The abolition of slavery

The next major migration of blacks into Nova Scotia occurred between 1813 and 1815. Black war refugees from the United States settled in Hammonds Plains, Beechville, Lucasville, the Prestonsm (East and North), and Africville.

Canada was not suited to the large-scale plantation agriculture practised in the southern United States, and slavery became increasingly rare. In 1793, in one of the first acts of the new Upper Canada colonial parliament, slavery was abolished. It was all but abolished throughout the other British North American colonies by 1800, and was illegal throughout the British Empire after 1834. This made Canada an attractive destination for those fleeing slavery in the United States, such as minister Boston King.

The Underground Railroad

There is a sizable community of African Canadians in Nova Scotia and Southern Ontario who trace their ancestry to slaves who used the Underground Railroad to flee from the United States seeking refuge. From the late 1820s until the American Civil War began in 1861, the Underground Railroad brought tens of thousands of fleeing slaves to Canada. While many of these returned to the United States after emancipation, a significant population remained, largely in Southern Ontario, widely scattered in both rural and urban locations, including Amherstburg, Dresden, Wallaceburg, Guelph, Kitchener, Waterloo, Sudbury, Chatham, Windsor, London, Hamilton, Collingwood, St. Catharines, Niagara Falls, Fort Erie, Welland, Owen Sound and Toronto.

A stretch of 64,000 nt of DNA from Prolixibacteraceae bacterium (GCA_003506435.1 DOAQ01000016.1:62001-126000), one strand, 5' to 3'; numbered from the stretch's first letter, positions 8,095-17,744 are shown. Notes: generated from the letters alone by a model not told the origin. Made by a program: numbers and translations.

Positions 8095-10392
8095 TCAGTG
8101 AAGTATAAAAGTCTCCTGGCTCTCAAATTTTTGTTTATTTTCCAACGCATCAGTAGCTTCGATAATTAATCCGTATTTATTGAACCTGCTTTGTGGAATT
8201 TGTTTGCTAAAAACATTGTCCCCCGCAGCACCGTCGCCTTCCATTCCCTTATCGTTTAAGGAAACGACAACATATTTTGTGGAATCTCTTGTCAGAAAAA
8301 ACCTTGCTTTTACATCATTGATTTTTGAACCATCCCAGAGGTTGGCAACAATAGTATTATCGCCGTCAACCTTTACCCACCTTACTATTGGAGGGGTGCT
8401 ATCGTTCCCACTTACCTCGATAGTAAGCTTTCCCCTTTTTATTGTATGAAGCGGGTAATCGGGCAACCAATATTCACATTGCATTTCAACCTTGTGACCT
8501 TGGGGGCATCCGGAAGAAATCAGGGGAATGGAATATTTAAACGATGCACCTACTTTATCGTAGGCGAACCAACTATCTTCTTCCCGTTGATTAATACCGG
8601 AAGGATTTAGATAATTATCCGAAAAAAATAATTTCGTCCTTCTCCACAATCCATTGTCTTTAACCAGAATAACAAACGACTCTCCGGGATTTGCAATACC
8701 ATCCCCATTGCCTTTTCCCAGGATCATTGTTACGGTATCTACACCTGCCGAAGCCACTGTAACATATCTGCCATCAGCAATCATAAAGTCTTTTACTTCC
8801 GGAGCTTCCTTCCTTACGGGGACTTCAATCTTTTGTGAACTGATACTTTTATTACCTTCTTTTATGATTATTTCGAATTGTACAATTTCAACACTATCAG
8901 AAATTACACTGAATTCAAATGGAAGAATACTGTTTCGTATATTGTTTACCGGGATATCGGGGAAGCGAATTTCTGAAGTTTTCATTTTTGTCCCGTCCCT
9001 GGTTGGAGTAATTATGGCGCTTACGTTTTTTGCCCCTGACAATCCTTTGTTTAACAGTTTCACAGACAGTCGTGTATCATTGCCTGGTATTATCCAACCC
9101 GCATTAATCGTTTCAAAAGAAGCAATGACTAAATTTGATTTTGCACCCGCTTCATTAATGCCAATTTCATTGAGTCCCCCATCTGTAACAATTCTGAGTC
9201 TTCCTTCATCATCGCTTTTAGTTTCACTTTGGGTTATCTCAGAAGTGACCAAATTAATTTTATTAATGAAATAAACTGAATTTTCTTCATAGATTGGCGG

West Coast